Friday

9th Dec 2016

Irish and Polish people march for abortion

  • A pro-choice rally in Dublin in 2012. The current abortion legislation "belongs to something from a fascist state," an activist said. (Photo: William Murphy)

A global solidarity march in favour of repealing Ireland’s strict abortion laws is taking place in over 20 countries on Saturday (24 September).

Arranged by the Irish diaspora in cities like Brussels, Berlin, Paris, New York, Sydney, and Warsaw, protesters are putting pressure on the Irish government from abroad; calling for a referendum on the matter.

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Abortion in Ireland is outlawed unless a woman’s life is found to be in danger, including the risk of suicide. Any woman presenting with suicide ideation must have her condition confirmed by an obstetrician and two psychiatrists before an abortion is permitted.

Under the Irish constitution, a woman’s life is deemed equal to that of the unborn, following a constitutional amendment inserted in 1983, known as the “8th amendment”.

Lobbyists for change say the 8th amendment should be repealed through referendum, arguing that it is archaic and out of touch with reality, given that at least 12 women per day travel to the UK for abortions.

The 8th amendment is “embarrassing” and “outdated,” says Dervla O’Malley, one of the organisers of Saturday's rally in Berlin.

“It belongs to something from a fascist state,” she said. She said the only other country to have introduced into law the idea that an embryo “equated to a living human being” was Chile under its late dictator Augusto Pinochet.

Two rallies will take place in London; one outside the Irish embassy and the other at the Polish embassy. The Polish parliament is mulling stricter abortion laws.

As things stand in Poland, women can have an abortion in case of rape or fatal foetal abnormality.

On Thursday, the Polish parliament discussed changes that would include provisions to jail women who illegally obtain an abortion as well as an increase of jail time from two to five years for surgeons who perform them illegally.

"It’s very worrying”, Polish activist Inga Wojcik told Euobserver, adding that the ruling right-wing PiS party “really wants to please the [Roman Catholic] church."

Doctors' frustrations

“Abortion is very controversial now,” she said. During the communist era, it was “very easy” to have an abortion, but after that the church “took control” and spread “propaganda”, and things “changed”, she said.

In Poland, around 150,000 abortions take place outside the permitted parameters.

In Ireland, the abortion rights campaign said it expects around 20,000 people to show up to the march in Dublin.

Several left-wing politicians are involved, but abortion has always been an area that many Irish politicians have shied away from addressing, given the highly sensitive and emotive nature of the debate it evokes.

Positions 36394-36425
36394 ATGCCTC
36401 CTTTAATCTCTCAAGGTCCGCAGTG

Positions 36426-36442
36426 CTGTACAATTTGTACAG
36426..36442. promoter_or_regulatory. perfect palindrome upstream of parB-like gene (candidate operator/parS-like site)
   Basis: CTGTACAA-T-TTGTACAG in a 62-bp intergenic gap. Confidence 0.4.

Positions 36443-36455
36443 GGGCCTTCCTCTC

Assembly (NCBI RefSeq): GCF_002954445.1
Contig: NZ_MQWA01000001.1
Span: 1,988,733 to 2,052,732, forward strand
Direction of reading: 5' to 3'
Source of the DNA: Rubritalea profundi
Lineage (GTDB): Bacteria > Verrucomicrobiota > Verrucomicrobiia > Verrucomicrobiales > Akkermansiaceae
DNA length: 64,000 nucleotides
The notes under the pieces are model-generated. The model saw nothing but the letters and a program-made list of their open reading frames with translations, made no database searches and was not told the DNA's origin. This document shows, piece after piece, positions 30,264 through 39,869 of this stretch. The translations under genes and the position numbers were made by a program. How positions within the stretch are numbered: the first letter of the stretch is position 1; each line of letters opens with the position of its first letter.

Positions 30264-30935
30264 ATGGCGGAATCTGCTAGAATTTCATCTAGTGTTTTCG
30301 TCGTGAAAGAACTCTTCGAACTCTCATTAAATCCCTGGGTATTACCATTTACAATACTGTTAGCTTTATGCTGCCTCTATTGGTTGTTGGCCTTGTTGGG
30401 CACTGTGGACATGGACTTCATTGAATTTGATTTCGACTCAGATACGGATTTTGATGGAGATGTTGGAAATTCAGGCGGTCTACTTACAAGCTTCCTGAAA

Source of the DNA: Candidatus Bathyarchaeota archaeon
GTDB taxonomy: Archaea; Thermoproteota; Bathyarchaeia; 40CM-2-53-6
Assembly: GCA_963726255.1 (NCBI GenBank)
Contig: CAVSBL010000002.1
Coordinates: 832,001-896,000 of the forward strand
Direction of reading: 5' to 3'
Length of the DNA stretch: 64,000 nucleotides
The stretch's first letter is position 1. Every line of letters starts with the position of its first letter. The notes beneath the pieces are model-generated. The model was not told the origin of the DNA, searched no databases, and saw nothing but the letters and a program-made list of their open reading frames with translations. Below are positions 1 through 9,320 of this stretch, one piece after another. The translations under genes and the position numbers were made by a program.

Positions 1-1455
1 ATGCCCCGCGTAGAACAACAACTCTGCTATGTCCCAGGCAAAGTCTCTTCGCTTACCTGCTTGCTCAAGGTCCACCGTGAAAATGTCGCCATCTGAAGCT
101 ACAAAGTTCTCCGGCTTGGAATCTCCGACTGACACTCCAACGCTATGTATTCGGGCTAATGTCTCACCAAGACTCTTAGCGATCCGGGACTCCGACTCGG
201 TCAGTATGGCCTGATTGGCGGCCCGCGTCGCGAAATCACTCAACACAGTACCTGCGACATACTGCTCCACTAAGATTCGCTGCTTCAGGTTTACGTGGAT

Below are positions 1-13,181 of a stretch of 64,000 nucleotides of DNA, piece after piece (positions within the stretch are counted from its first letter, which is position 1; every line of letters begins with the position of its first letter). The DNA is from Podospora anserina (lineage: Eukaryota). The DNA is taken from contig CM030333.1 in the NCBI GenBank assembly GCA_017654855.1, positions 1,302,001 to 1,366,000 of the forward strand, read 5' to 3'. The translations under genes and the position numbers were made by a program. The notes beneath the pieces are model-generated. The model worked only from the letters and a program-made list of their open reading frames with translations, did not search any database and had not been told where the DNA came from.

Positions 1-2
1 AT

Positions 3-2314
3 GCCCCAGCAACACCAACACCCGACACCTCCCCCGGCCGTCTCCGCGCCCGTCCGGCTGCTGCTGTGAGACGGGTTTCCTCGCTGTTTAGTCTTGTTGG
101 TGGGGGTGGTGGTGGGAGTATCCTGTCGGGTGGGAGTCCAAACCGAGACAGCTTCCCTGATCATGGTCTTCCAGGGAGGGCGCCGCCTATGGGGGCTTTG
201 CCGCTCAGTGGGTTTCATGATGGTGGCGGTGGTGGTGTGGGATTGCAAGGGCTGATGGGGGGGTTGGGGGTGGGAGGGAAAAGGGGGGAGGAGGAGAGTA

In 2013, the government introduced limited legislation in order to satisfy doctors’ frustrations who had been previously been left without clarity as to when they could legally intervene to save a woman’s life by performing an abortion.

It arose from the tragic case of 31-year old Savita Halappanavar, where the delayed intervention to remove her foetus, in spite of the fact that she would certainly miscarry, led to her contracting septicaemia.

Giving evidence during the inquest into her death, a leading Irish obstetrician, Peter Boylan, said it was “highly likely, on the balance of probabilities, that she would not have died” had she been given a termination in the early stages.

Master of Ireland’s largest maternity hospital, Rhona O’Mahony says the 8th amendment is having a chilling effect on how doctors operate. The current law imposes an infinite fine and up to 14 years imprisonment for anyone, including the woman or doctor found in breach of Ireland’s abortion laws.

“Doctors are charged with making highly complex decisions in relation to substantial risk to life, in a criminal context,” O’Mahony said.

Threatening letters and packages

During the debate which led to the introduction of the limited legislation, many Irish politicians complained of receiving threatening letters and packages from extreme anti-abortion groups.

Prime minister Enda Kenny told the Irish parliament that he received “plastic foetuses and letters written in blood.”

“I’m now being branded a murderer and have on my soul the deaths of 20 million babies”, he said.

As of now, there are no firm plans by the government to hold referendum on repealing the 8th amendment, but campaigning MP Ruth Coppinger (Socialist) said she is “confident” that if enough pressure is put on the current government, one is likely to be held next year.

The government says it will hold a “citizens assembly” next month on this and other matters, where a group of 100 randomly selected citizens will determine whether to recommend a referendum on the matter.

Although a similar process led the government to hold a referendum on same sex marriage, pro-choice lobbyists says the use of the citizens’ assembly allows the centre-right Fine Gael-led government further delay dealing with the issue of abortion in Ireland.

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